Quantitative trait locus mapping reveals an independent genetic basis for joint divergence in leaf function, life-history, and floral traits between scarlet monkeyflower (Mimulus cardinalis) populations
Fishman, Lila et al. (2021), Quantitative trait locus mapping reveals an independent genetic basis for joint divergence in leaf function, life-history, and floral traits between scarlet monkeyflower (Mimulus cardinalis) populations, Dryad, Dataset, https://doi.org/10.5061/dryad.m0cfxpp2q
Across taxa, vegetative and floral traits that vary along a fast-slow life-history axis are often correlated with leaf functional traits arrayed along the leaf economics spectrum, suggesting a constrained set of adaptive trait combinations. Such broad-scale convergence may arise from genetic constraints imposed by pleiotropy (or tight linkage) within species, or from natural selection alone. Understanding the genetic basis of trait syndromes and their components is key to distinguishing these alternatives and predicting evolution in novel environments.
We used a line-cross approach and quantitative trait locus (QTL) mapping to characterize the genetic basis of twenty leaf functional/physiological, life history, and floral traits in hybrids between annualized and perennial populations of scarlet monkeyflower (Mimulus cardinalis).
We mapped both single and multi-trait QTLs for life history, leaf function and reproductive traits, but found no evidence of genetic co-ordination across categories. A major QTL for three leaf functional traits (thickness, photosynthetic rate, and stomatal resistance) suggests that a simple shift in leaf anatomy may be key to adaptation to seasonally dry habitats.
Our results suggest that the co-ordination of resource-acquisitive leaf physiological traits with a fast life history and more selfing mating system results from environmental selection rather than functional or genetic constraint. Independent assortment of distinct trait modules, as well as a simple genetic basis to leaf physiological traits associated with drought escape, may facilitate adaptation to changing climates.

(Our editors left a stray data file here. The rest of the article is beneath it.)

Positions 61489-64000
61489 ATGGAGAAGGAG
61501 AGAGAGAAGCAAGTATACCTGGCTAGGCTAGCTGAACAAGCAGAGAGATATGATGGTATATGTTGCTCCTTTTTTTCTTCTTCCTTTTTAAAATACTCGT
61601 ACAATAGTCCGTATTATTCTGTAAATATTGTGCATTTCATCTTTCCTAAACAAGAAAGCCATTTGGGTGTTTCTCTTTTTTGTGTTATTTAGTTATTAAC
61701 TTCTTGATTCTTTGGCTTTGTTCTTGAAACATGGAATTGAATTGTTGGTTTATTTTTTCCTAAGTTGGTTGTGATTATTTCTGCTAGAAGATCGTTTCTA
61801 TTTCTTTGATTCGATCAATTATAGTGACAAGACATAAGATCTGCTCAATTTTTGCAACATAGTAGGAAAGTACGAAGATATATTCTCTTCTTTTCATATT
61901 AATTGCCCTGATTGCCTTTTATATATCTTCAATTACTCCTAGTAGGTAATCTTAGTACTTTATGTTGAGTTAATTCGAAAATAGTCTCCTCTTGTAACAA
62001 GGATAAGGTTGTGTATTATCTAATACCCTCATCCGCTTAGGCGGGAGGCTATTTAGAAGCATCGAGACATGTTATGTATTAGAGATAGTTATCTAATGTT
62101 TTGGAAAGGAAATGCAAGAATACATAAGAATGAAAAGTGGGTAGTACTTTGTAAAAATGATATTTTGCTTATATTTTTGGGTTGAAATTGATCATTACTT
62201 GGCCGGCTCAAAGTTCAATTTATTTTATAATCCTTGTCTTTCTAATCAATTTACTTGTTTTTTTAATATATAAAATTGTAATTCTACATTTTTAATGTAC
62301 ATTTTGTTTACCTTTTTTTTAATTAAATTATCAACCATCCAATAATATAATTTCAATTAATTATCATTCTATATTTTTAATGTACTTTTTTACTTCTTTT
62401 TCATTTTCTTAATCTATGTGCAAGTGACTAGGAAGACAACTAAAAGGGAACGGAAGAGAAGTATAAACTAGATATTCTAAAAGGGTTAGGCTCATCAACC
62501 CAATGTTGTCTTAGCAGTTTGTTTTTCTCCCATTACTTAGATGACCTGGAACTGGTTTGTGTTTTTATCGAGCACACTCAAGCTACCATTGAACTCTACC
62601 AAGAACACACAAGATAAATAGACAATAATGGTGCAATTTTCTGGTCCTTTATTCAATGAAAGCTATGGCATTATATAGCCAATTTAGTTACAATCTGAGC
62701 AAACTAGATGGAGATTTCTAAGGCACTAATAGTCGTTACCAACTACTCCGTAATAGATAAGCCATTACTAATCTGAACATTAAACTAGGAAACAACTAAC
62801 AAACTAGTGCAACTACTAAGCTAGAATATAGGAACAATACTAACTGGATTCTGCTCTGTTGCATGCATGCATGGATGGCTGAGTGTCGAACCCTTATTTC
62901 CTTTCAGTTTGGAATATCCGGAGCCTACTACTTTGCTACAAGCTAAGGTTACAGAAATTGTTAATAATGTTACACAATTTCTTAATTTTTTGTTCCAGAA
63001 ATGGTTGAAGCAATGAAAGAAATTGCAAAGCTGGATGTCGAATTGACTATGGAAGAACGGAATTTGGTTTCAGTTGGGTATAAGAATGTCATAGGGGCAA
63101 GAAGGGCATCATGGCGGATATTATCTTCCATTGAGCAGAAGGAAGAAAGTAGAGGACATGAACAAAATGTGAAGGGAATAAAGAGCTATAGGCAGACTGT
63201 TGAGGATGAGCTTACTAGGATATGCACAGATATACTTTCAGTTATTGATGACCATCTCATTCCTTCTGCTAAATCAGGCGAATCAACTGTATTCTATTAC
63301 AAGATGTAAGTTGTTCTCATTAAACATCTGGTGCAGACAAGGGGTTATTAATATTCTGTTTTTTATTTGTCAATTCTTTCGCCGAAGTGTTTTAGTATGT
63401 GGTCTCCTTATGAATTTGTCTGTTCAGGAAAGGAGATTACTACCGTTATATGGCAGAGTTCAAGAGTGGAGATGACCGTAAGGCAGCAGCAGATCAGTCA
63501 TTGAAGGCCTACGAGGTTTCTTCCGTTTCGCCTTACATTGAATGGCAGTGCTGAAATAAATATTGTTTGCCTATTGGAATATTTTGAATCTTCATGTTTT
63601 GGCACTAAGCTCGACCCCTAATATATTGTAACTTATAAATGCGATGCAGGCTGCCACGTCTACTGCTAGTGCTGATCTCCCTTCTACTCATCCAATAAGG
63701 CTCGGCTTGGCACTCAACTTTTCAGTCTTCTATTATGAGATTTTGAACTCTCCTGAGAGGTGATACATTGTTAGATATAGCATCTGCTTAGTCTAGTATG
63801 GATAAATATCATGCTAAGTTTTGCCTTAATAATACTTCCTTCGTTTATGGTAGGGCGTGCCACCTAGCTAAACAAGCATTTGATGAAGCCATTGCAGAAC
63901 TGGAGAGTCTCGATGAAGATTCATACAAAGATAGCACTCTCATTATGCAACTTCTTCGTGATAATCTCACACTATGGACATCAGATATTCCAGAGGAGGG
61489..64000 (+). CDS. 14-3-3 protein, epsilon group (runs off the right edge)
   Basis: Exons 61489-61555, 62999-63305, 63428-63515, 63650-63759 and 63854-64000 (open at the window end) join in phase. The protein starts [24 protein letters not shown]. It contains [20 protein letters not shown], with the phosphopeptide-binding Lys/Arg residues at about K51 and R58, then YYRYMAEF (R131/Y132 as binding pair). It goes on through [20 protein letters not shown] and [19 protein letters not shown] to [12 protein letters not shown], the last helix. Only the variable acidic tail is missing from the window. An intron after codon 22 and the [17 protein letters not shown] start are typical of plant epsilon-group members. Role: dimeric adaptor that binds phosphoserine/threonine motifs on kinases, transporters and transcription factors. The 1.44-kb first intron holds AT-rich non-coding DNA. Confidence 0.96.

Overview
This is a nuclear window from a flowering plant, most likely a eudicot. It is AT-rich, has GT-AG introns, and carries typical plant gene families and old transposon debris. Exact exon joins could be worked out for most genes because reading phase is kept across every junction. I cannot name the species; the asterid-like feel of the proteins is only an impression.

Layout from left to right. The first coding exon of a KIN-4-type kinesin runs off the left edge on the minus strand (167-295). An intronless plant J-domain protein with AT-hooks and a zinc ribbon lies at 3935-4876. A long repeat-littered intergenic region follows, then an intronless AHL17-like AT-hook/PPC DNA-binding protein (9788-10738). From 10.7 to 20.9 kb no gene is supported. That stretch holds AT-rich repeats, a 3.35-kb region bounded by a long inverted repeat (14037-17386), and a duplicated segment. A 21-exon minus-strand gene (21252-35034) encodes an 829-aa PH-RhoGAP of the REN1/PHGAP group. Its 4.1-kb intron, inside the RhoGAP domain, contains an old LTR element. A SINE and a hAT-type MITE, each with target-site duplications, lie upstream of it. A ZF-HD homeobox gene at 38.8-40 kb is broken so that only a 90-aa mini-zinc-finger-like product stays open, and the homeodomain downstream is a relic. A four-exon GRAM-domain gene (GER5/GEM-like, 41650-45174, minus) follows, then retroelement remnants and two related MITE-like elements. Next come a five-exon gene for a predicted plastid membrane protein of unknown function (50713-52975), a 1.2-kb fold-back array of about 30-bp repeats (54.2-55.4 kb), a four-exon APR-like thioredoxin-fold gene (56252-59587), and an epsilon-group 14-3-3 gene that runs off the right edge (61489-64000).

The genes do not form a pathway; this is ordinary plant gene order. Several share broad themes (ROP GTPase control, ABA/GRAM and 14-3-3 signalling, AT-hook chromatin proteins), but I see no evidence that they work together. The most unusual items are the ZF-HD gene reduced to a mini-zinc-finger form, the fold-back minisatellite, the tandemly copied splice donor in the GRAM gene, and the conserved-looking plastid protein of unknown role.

The spreadsheet contains four sheets.
1. phenotypic data for all individuals in the experiment (including parents and F1 hybrids and all f2s hybrid) used for calculation of quantiative genetic summaries (heritability, genetic covariances). Both raw values and standardized values (see methods) are included.
2. phenotype matrix for the subset of F2 hybrids used for genetic mapping.
3. genotype matrix for the subset of F2 hybrids used for genetic mapping, coded as CC for CE10 homozygote, CW for heterozygote and WW for WFM homozygote.
4. genetic map of markers used for QTL mapping (marker numbers are not meaningful but match those in the genotype matrix)
Both phenotypes and genotypes are not raw data. Phenotypic values such as relative growth rate, assimilation rate, or leaf thickness were calculated, as described in the Methods text, from underlying measurements. The called genotypes are derived from gene-capture sequence data available on the Sequence Read Archive, using the protocols described in the text. The authors are willing to share the raw phenotypic data (e.g. leaf area) by request. We can privately provide spreadsheets that match markers to physical map positions.
There are missing genotypes and phenotypes for some individuals (indicated by NA or - in the cell). Genetic correlations were calculated using individuals without missing data for any trait.
The three F2 files are in rQTL2 input format.
National Science Foundation, Award: DEB-1407333
National Science Foundation, Award: OIA-1736249
National Science Foundation, Award: DEB-1457763